Netflix buy the rights to exclusively show certain content on their platforms and even own produce their own content. They choose what they produce by seeing what their user base watches on a regular bases and try to match this with gaps in the market. However Netflix still doesn’t technically own any off its original exclusive content but instead pays for a licence which gives them the right to exclusively present these shows. For example Orange Is the New Black is actually owned by the production company Lionsgate TV, meaning they own the rights to all titled shows and get the revenue from DVD deals. This also means that Lionsgate TV allow for other platforms like Amazon Prime Video and Sky to be able to access the show after it has been released onto Netflix. Netflix are looking to change this, as a statement released to Bloomberg Business by CEO Reed Hastings said that Netflix would prioritize ownership of its original content within the coming years, aiming to launch 20 original series per year (Palermino, 2015). This attitude to producing new content will give more confidence to new authors as the release of more original content opens up more opportunities to sell their art to providers such as Netflix. Owning their own content will also allow for a larger revenue with DVD licencing and licencing to different providers, allowing for a larger budget for more original content.
In terms of Valve originals, it is stated on their website that all off their games and the games respective trademarks are property of the Valve Corporation under copyright laws (Store.steampowered.com, 2016). This means that any merchandise or licencing revenue created relative to their content goes directly to them. In terms of choosing their original content, Valve tend to take advantage of new technological advances and the popularity of their older games to develop similar experiences with integrations from new technology. This can be seen with the reveal of their VR experience with uses of their hit game Portal. In a podcast, Valve co-founder Gabe Newell was asked about revisiting old franchises. Newell said “If you think of it as each one of our franchises represents a tool … you just want to pick up the right tool at the right time” (McWhertor, 2016). This suggests that instead of investing into new games titles from different creators, valve will develop their successful games to integrate with their new systems such as VR. This creates issues for new developers as it proves more difficult to create new content under ownership with Valve, and suggests that they are preferred to uses systems like Steam greenlight instead.
- Case study: Five Nights at Freddy’s
Five Nights at Freddy’s is an Indie “point and click” horror game created by independent developer Scott Cawthon, which was released on 18 august 2014. Players must survive ‘five nights’ from 12AM to 6AM without being attacked by any of the animatronic characters, by watching security cameras and closing doors (Petitte, 2016). The game has been praised for creating fear with its simple mechanics, with one of the most popular youtubers markiplier, with over 15 million subscribers, stating that it was “…probably one of the scariest games I have ever played” (Markiplier, 2014). The game also proved a financial success with 4 sequels and a spinoff being released, allowing the franchise to generate over $27 million (Quora, 2016).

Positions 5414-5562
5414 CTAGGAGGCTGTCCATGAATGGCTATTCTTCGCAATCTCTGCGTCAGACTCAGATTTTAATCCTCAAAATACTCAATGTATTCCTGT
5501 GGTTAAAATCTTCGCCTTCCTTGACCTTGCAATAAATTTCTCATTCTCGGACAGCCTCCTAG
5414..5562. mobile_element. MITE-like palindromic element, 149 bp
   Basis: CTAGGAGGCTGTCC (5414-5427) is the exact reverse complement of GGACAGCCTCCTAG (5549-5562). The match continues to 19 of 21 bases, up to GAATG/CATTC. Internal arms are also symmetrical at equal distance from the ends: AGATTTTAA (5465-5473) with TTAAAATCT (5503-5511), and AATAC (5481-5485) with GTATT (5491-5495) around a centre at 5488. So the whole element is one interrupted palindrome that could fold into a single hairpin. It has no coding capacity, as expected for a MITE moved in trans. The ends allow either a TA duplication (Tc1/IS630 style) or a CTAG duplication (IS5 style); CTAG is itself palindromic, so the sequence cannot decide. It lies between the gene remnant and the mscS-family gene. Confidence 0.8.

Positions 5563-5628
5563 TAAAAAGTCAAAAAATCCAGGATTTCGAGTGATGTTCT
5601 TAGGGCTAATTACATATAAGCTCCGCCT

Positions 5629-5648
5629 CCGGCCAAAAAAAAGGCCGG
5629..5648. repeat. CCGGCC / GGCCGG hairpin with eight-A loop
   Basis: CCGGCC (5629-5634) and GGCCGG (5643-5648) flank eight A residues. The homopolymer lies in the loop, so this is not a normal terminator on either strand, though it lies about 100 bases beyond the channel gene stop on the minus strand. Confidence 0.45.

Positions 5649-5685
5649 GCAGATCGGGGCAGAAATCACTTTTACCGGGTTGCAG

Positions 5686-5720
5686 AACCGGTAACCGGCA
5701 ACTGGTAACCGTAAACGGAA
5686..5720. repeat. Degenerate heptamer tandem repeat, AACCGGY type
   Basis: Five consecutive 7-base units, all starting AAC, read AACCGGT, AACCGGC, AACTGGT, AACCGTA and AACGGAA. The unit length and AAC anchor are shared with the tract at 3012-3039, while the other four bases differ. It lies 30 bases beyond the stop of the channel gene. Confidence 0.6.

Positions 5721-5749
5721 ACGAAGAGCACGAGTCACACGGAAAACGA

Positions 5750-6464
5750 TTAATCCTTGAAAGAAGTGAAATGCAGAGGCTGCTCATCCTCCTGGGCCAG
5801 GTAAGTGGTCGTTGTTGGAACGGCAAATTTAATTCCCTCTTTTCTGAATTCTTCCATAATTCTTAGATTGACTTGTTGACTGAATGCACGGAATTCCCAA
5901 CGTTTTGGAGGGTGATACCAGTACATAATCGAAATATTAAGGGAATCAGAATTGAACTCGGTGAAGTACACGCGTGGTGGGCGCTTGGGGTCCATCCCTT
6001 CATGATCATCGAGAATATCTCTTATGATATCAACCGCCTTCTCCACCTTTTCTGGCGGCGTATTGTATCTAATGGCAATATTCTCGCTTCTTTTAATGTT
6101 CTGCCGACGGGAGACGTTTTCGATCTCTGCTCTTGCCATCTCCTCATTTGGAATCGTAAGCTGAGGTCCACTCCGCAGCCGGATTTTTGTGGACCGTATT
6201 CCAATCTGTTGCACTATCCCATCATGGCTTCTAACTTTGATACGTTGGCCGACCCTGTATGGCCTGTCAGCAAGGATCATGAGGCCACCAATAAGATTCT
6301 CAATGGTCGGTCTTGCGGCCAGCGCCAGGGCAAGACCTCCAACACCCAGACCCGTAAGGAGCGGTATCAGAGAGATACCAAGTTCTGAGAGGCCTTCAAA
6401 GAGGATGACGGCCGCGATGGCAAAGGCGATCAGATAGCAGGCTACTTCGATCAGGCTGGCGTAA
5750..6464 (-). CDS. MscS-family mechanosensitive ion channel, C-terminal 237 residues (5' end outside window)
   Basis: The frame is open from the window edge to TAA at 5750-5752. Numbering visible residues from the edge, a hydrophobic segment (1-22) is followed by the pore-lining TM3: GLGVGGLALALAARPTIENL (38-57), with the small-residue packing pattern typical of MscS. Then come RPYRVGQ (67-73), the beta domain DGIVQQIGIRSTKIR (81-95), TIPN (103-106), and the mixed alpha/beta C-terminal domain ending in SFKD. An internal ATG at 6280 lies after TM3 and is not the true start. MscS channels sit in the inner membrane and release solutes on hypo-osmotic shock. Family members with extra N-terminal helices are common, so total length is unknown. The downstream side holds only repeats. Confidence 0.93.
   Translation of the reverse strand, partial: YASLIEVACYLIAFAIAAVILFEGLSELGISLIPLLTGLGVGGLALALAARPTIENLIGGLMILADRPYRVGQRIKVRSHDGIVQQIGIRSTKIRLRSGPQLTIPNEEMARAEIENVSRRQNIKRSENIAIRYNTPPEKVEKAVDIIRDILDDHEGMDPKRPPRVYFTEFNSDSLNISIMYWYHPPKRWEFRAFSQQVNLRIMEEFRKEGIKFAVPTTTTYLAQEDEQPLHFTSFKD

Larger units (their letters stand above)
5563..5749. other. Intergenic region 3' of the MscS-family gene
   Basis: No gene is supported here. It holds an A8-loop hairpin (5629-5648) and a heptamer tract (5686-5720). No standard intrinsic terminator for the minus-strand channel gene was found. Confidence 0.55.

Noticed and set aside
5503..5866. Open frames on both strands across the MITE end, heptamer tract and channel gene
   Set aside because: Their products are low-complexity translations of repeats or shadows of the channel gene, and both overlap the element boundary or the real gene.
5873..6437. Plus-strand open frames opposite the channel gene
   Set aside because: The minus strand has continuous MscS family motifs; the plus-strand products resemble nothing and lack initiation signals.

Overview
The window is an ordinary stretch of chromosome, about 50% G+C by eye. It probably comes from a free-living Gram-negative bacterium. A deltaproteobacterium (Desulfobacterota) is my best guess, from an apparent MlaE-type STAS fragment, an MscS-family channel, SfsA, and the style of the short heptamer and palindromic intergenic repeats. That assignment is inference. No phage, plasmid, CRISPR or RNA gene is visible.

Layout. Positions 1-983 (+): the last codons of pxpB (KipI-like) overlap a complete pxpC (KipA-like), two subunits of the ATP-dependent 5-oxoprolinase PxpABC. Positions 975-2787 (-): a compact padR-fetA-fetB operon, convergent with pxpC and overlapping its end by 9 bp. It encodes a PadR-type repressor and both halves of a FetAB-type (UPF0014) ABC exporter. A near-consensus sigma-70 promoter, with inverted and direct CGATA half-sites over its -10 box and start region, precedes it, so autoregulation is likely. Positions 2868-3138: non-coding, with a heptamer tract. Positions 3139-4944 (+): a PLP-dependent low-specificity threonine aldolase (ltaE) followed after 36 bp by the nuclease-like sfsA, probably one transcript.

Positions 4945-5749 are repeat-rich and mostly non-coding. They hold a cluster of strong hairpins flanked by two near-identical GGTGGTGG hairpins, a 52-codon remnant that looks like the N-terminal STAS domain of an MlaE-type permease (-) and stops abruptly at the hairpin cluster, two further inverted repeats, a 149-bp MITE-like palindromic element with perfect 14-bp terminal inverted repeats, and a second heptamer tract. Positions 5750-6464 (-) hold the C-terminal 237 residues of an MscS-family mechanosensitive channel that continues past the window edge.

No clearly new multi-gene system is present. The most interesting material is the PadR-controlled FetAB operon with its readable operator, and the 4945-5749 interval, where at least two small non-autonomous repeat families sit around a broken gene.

This example shows how Steam creates opportunities for new developers to create new content, as Scott Cawthon took advantage of the Steam Greenlight scheme to allow the game to be produced and marketed on the platform (Steamcommunity.com, 2016). With Valve also not owning the rights to the content, made through Greenlight, allowed the developers creative freedom to evolve the game into a multi-million dollar franchise with new characters and storylines. Furthermore, Valve taking a relatively high percentage of the profit generated from the game hasn’t impacted Five Nights at Freddy’s, as the product generated major profit. However this would affect less popular or less successful games, as the high percentage may result in the developer not making enough money to expand on their creative art franchise.
From this research, it can be seen that due to ownership and licencing laws the way content is distributed affects the content that is presented on these platforms. This will also affect how authors create new content. With Netflix having licenses to show content and currently not having ownership to their original shows, it could be harder for film makers to get their content onto Netflix. However Steam not needing to own licenses for content and with integrations such as Steam Greenlight, benefits can be seen for authors of new games.
When discussing the issue of Netflix restricting authors of new content, it could be said that it does, as to have work submitted onto the platform it has to be made and be successful. However Netflix are clearly trying to improve this by creating more original series, opening new opportunities for new authors. When looking at Steam, it is clear that it offers many opportunities for new authors, by allowing any level of developer to present their game on the platform and offering help and support through the community it has created.
However whether these platforms restrict authors seems to be more subjective towards individual content. Netflix seems to benefit owners more as they get payed for a set licence fee rather than relying on single sales, whereas Steam seems to be more for new authors with easy integration systems. When looking at Five Nights at Freddy’s it is clear that Steam didn’t restrict the author, but it could be argued that many other games go through the same processes and are not successful, suggesting that the success of authors is down to the quality of the product rather than down to the platforms themselves.